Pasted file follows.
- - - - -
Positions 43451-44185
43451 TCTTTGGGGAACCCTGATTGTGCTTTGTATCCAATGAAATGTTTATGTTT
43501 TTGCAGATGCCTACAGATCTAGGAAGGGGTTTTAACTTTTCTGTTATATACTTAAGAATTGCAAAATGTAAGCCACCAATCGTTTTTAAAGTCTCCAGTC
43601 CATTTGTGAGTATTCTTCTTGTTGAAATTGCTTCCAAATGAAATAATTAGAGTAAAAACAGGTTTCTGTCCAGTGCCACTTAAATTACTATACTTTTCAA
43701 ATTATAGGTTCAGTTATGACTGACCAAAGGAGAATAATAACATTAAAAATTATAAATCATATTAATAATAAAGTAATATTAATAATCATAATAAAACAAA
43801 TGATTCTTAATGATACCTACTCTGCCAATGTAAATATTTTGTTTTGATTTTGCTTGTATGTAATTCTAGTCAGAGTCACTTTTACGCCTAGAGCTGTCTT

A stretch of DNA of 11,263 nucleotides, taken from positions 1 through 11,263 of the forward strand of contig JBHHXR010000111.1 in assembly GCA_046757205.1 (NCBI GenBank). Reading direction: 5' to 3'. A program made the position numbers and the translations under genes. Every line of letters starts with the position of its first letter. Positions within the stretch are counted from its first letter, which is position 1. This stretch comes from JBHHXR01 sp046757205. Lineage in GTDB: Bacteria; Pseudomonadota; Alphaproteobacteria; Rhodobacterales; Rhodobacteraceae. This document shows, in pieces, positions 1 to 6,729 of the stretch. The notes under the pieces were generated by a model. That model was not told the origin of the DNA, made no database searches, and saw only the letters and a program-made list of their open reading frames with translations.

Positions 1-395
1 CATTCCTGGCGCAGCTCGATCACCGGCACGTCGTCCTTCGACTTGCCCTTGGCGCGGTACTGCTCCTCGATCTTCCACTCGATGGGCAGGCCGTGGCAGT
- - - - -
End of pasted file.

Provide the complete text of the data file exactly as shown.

Positions 43451-44185
43451 TCTTTGGGGAACCCTGATTGTGCTTTGTATCCAATGAAATGTTTATGTTT
43501 TTGCAGATGCCTACAGATCTAGGAAGGGGTTTTAACTTTTCTGTTATATACTTAAGAATTGCAAAATGTAAGCCACCAATCGTTTTTAAAGTCTCCAGTC
43601 CATTTGTGAGTATTCTTCTTGTTGAAATTGCTTCCAAATGAAATAATTAGAGTAAAAACAGGTTTCTGTCCAGTGCCACTTAAATTACTATACTTTTCAA
43701 ATTATAGGTTCAGTTATGACTGACCAAAGGAGAATAATAACATTAAAAATTATAAATCATATTAATAATAAAGTAATATTAATAATCATAATAAAACAAA
43801 TGATTCTTAATGATACCTACTCTGCCAATGTAAATATTTTGTTTTGATTTTGCTTGTATGTAATTCTAGTCAGAGTCACTTTTACGCCTAGAGCTGTCTT

A stretch of DNA of 11,263 nucleotides, taken from positions 1 through 11,263 of the forward strand of contig JBHHXR010000111.1 in assembly GCA_046757205.1 (NCBI GenBank). Reading direction: 5' to 3'. A program made the position numbers and the translations under genes. Every line of letters starts with the position of its first letter. Positions within the stretch are counted from its first letter, which is position 1. This stretch comes from JBHHXR01 sp046757205. Lineage in GTDB: Bacteria; Pseudomonadota; Alphaproteobacteria; Rhodobacterales; Rhodobacteraceae. This document shows, in pieces, positions 1 to 6,729 of the stretch. The notes under the pieces were generated by a model. That model was not told the origin of the DNA, made no database searches, and saw only the letters and a program-made list of their open reading frames with translations.

Positions 1-395
1 CATTCCTGGCGCAGCTCGATCACCGGCACGTCGTCCTTCGACTTGCCCTTGGCGCGGTACTGCTCCTCGATCTTCCACTCGATGGGCAGGCCGTGGCAGT